What Bank Loan Data Can Tell Us About Kazakh Business in 2023

After being severely tested by the pandemic in 2020-21, several thousand companies in Kazakhstan closed due to decreased demand and supply chain disruptions. Though the problems of local businesses began long before the pandemic, the two years of lockdown wiped out many good players and made those that survived more dependent on government orders and projects.

Overall, Kazakhstan has a primarily commodity-driven economy (crude oil, metals and petrochemicals account for the majority of export earnings), and the country’s economic fortunes have tracked the prices of a short list of major commodity exports.

Thus, the government finds it hard to diversify the economy. Oil price volatility affects the national currency, and the ups and downs in the tenge exchange rate versus hard currencies make it difficult to be in a business with an investment cycle longer than one and a half to two years, as you have lower revenues amid dollar investments. This is one of the reasons why launching long-term projects in the country is difficult when there are no guarantees of sales, while currency risks can hit any project.

The government has been active in attracting foreign investment, offering state support and protection, but only relatively recently did it begin to pay the same attention to the demands of domestic investors. However, this is only the beginning of a very long journey towards reducing dependence on imports and expanding the range of exports to stabilize the economy.


A debt-driven economy

The share of the private sector in Kazakhstan is difficult to measure. If we take SMEs (small to medium-sized enterprises) as the core of private business, in different years it fluctuates between a range of 20-30% of GDP. However, since state capitalism is entrenched in the country, even among SMEs there are contractors working for state and quasi-state structures, receiving funds from state companies and agencies.

One-hundred-percent private companies that do not depend on government contracts finance their operations from their own or borrowed capital. This is why, in a transparent economy like Kazakhstan’s, looking at loan data can reveal the main trends in business and which niches have not yet been occupied and could be interesting for investment by both foreign and local players.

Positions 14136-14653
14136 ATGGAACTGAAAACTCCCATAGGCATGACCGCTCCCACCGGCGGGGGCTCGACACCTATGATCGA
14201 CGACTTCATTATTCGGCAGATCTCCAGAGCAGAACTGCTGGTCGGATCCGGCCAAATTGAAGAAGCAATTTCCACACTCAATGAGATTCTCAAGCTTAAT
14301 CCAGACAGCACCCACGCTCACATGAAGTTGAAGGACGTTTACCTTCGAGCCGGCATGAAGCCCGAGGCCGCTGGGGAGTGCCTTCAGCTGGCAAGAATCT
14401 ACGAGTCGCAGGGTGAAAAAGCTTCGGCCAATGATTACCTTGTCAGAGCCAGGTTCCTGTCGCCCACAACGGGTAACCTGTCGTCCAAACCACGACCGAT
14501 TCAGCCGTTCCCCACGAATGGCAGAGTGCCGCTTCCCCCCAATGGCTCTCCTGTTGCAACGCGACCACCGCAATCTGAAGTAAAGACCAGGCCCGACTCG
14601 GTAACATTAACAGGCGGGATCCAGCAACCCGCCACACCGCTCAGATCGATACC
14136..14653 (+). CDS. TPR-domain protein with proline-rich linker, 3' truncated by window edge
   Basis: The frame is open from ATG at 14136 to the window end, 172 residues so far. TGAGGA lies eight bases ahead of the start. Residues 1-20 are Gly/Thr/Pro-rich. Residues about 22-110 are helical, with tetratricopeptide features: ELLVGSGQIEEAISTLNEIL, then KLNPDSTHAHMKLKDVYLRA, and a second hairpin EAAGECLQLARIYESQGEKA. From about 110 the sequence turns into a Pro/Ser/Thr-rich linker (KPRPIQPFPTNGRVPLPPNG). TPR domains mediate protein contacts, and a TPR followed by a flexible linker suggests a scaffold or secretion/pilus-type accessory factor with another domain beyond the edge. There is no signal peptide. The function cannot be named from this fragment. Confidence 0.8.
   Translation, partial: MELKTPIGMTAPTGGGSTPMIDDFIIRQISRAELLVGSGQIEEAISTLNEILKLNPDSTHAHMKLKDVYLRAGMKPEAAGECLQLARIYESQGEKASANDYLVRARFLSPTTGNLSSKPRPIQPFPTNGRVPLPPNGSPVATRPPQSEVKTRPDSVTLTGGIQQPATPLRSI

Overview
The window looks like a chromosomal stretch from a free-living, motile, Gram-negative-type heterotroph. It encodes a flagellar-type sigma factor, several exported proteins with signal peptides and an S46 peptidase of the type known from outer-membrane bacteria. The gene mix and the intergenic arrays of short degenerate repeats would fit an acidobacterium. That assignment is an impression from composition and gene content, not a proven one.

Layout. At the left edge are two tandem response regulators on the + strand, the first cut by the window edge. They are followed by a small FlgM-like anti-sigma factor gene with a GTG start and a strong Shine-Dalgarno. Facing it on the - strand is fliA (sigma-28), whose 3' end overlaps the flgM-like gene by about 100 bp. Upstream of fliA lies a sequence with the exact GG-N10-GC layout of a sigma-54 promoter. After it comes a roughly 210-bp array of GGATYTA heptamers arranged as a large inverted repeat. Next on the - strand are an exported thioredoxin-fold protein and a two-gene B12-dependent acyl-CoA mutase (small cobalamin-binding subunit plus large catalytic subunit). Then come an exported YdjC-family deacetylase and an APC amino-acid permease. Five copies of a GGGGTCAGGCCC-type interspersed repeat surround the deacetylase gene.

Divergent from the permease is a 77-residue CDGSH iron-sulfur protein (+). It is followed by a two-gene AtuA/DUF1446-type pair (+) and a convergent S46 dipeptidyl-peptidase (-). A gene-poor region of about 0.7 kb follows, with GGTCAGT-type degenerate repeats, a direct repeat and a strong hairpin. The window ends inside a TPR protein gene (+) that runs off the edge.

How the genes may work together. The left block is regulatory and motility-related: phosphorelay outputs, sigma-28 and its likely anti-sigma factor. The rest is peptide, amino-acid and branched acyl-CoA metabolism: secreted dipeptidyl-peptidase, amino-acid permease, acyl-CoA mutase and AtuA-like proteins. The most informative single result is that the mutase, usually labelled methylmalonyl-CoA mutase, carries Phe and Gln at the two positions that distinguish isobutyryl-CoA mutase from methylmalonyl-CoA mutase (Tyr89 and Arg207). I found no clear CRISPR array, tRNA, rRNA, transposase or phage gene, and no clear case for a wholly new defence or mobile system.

It is best to look at the country’s economy through the loan portfolio of banks that are subject to international banking regulation, whose indicators meet an easily understandable standard.

There is a caveat: in Kazakhstan there is also the Development Bank of Kazakhstan, which is not included in the table below. It is technically not a bank, but rather a development institution financed from the quasi-public sector by Baiterek National Management Holding, which receives budgetary funds.

In addition, most extractive-industry companies in Kazakhstan – due to their high capital expenditures and the shallowness of the country’s financial market – raise funds in the U.K., Switzerland, the U.S. and Russia. Chinese banks rarely lend to 100%-Kazakh companies, limiting themselves to trade credits (in the form of equipment) or loans to joint ventures with Chinese participation. Thus, even though up to 80% of foreign direct investment in Kazakhstan goes to the extractive industry, it is not reflected in the below table.

The table below shows data from the central bank on the loan portfolio of the country’s banks, reflecting changes over the course of 2023.

Note: a USD/KZT exchange rate of 450 is used in this table

Loans issued by Kazakh commercial banks in 2023 Jan 1, 2024 ($ bln) Jan 1, 2023

($ bln)

y-o-y change

($ bln)

y-o-y change (%)
Loans 66.3 53.9 12.4 23.1%
Inter-bank loans 0.3 0.2 0.1 24.9%
Reverse repo 1.2 0.5 0.7 139.7%
Loans to non-bank legal entities and individual entrepreneurs (including nonresidents), excluding SMEs that are residents of Kazakhstan, incl.: 10.7 9.7 1.0 10.7%
For the acquisition and construction of real estate 0.3 0.3 0.0 0.0%
Other loans 10.5 9.4 1.0 11.0%
Loans to non-bank legal entities and individual entrepreneurs – SMEs that are residents of Kazakhstan, incl.: 17.0 14.2 2.8 19.9%